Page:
Innovation in the water industry
Posted on by Mark Smith
Mark Smith – Managing Director – WRc plc
The water sector in the UK has a poor reputation with respect to innovation but it also possesses an enviable record of successfully delivering safe, clean drinking water 24/7, removal and treatment of wastewater and vast improvements to the quality of our rivers. It is true, however, that while these successes are real and should be celebrated, the industry faces some immediate daunting challenges. These include, among others resilience issues due to climate change, extreme weather events, population growth and changing demographics. The challenges cannot be tackled with traditional solutions so the industry must become better at adopting innovation.
Some of this has already happened with Ofwat linking innovation and the drive for innovation to customer requirements in the PR14 process. By doing this, it hopes to drive the delivery of excellent services in an economic and political environment that is hostile to increases in bills. To succeed, we must make innovative thinking a core function of the industry.
The water companies and their delivery partners must outreach in a constructive manner to the supply chain. They need to be open about their challenges and innovation needs through dialogue and closer working relationships with trade organisations such as SBWWI and EUA. The delivery vehicles must be open to new ideas and partners and not presume that they have all the solutions within their alliance. Innovation moves very quickly but unfortunately the water sector does not; however, this can be combatted by being ever vigilant to new developments. Assigning someone whose job is to look for innovations may be a very efficient investment!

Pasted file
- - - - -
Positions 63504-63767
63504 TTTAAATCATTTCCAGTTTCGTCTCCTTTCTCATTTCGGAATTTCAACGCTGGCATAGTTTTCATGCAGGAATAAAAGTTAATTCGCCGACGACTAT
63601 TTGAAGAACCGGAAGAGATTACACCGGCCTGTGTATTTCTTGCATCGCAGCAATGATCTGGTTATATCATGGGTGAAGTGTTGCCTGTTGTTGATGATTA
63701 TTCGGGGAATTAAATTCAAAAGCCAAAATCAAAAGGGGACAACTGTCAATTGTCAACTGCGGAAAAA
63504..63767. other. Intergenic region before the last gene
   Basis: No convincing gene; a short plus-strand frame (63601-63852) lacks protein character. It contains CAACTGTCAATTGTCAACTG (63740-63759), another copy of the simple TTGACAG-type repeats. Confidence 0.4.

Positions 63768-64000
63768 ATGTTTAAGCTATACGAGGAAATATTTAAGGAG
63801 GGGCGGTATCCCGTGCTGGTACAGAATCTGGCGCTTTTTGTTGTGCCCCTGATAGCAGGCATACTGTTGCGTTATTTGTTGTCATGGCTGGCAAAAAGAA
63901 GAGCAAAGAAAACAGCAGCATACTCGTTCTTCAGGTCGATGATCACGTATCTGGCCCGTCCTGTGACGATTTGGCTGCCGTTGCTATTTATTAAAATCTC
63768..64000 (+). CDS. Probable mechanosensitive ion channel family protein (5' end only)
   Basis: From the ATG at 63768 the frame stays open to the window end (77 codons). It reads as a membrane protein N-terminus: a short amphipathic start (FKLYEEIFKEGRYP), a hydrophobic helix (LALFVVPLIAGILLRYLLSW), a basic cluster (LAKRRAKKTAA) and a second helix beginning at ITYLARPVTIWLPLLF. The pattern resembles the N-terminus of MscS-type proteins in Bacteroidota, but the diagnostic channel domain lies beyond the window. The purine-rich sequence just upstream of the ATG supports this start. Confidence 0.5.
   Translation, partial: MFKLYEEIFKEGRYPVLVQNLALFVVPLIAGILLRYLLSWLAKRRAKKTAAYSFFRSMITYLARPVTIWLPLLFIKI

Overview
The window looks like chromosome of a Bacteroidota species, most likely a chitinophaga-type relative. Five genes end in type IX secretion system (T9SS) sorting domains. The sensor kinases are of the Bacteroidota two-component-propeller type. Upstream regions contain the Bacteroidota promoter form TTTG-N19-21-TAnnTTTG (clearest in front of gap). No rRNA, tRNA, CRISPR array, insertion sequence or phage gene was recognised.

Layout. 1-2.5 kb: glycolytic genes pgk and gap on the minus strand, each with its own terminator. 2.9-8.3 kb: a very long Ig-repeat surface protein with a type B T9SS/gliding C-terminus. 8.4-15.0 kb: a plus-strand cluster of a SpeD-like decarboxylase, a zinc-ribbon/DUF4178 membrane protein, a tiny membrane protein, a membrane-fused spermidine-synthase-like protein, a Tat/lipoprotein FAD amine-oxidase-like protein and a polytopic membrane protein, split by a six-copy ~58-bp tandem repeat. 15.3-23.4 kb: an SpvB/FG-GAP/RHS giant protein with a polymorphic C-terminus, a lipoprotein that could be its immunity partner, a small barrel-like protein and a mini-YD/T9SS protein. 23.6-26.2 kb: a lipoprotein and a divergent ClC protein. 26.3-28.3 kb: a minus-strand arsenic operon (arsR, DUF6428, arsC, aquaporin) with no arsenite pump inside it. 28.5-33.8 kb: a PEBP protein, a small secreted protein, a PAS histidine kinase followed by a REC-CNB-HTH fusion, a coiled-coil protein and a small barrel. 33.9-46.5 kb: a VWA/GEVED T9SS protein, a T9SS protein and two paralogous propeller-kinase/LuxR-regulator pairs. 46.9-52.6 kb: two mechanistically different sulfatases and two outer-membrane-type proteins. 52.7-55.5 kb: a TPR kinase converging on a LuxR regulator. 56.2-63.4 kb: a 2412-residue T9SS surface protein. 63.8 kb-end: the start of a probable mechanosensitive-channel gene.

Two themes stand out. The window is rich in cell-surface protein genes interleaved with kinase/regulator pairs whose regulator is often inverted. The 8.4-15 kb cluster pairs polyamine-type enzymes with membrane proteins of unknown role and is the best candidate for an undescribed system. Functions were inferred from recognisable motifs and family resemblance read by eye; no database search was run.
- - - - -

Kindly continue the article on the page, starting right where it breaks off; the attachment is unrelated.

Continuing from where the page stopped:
The Environment Agency must also get behind the innovation agenda. Whilst they cannot compromise their statutory enforcement duties, they can encourage innovation through local engagement exercises and partnerships to ensure new ways of thinking are encouraged and trialled.
Academia needs to come out of its ivory tower and engage with the real world. Research programmes must be aligned with the needs of the customers through the utilities and, finally, the supply chain must learn the language of business. Large water companies do not have the time to listen to interesting technology that is looking for a problem. The SMEs, through their trade organisations, must start talking about value propositions rather than technology.
The message is clear and unambiguous: the water industry has huge challenges to overcome and innovation is required to meet these challenges. We can all retreat to our silos and complain that it is someone else’s fault that innovation isn’t happening fast enough or we can change our behaviours and work collaboratively to solve some of the biggest problems society faces today. It is up to us which choice we make and we should begin with the person we look at in the mirror every morning!